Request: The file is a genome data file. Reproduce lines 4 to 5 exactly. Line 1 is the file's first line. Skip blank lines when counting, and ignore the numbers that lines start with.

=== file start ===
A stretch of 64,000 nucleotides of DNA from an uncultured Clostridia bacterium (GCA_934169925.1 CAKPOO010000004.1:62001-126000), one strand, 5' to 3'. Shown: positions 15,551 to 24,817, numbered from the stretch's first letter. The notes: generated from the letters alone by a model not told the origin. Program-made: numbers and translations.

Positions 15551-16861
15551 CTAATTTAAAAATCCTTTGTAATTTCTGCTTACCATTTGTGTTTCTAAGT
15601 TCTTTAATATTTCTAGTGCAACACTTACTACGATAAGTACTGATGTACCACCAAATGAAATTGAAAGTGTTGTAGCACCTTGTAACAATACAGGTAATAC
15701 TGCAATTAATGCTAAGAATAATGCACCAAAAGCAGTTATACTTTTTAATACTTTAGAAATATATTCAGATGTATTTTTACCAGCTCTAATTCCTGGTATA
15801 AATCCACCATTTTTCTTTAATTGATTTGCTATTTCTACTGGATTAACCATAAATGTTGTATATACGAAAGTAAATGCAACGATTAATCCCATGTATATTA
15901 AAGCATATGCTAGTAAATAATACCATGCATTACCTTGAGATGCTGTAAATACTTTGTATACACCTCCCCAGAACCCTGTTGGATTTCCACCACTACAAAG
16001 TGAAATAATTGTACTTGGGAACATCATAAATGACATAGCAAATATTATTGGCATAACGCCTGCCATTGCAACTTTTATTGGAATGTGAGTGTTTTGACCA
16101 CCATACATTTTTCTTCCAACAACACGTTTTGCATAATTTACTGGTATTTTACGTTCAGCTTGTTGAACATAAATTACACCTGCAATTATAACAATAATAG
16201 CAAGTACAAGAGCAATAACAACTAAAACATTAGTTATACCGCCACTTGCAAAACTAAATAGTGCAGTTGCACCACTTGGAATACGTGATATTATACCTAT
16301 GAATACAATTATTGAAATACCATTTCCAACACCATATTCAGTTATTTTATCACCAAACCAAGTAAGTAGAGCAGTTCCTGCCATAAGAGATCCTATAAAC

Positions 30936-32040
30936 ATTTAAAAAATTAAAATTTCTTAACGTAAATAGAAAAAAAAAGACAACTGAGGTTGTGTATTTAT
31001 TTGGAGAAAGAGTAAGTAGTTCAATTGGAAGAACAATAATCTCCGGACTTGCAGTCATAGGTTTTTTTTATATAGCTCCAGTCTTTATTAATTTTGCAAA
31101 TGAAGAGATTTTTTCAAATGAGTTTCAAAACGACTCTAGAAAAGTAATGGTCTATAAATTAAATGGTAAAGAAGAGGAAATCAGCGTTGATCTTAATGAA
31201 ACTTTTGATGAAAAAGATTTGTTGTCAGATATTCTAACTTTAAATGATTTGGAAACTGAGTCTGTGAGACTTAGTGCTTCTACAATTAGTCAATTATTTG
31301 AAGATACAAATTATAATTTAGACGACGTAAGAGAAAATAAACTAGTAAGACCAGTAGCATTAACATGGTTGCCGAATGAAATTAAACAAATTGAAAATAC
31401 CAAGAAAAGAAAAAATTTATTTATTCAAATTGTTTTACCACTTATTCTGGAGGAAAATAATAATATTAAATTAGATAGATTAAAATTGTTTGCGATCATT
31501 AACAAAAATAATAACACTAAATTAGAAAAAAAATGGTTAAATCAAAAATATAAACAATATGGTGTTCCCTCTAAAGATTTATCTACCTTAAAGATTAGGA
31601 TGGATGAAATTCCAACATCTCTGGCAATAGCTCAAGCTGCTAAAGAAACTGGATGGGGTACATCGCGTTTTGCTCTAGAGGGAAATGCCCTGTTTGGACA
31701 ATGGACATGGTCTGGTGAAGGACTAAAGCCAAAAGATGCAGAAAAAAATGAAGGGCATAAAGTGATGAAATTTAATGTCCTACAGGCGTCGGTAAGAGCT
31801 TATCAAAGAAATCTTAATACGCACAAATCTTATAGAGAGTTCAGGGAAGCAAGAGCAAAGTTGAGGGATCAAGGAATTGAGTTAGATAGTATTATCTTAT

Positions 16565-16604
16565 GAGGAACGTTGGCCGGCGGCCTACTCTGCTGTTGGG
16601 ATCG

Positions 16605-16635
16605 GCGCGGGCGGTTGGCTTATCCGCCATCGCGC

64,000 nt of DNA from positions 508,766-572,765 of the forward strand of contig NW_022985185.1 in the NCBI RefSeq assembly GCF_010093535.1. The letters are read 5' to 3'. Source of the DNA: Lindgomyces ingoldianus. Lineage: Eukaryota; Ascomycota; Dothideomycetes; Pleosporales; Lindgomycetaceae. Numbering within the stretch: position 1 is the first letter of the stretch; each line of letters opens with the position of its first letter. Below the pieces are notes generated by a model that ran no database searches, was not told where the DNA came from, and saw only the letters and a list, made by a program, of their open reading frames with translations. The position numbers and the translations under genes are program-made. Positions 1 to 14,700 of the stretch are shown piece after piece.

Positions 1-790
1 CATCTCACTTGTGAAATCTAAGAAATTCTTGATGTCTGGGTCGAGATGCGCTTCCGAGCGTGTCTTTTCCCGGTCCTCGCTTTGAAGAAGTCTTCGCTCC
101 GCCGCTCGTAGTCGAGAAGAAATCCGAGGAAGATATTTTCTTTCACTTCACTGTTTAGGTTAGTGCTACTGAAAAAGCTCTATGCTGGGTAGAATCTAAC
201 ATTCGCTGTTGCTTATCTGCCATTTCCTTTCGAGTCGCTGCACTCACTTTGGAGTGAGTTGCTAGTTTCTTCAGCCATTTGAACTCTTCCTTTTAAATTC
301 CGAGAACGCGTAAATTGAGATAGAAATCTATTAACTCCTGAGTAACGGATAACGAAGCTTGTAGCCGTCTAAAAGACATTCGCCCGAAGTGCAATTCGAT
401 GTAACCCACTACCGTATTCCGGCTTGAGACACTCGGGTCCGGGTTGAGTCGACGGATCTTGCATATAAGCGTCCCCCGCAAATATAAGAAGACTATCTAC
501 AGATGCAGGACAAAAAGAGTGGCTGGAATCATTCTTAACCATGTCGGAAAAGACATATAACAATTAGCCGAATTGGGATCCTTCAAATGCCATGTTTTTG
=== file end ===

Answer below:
15601 TCTTTAATATTTCTAGTGCAACACTTACTACGATAAGTACTGATGTACCACCAAATGAAATTGAAAGTGTTGTAGCACCTTGTAACAATACAGGTAATAC
15701 TGCAATTAATGCTAAGAATAATGCACCAAAAGCAGTTATACTTTTTAATACTTTAGAAATATATTCAGATGTATTTTTACCAGCTCTAATTCCTGGTATA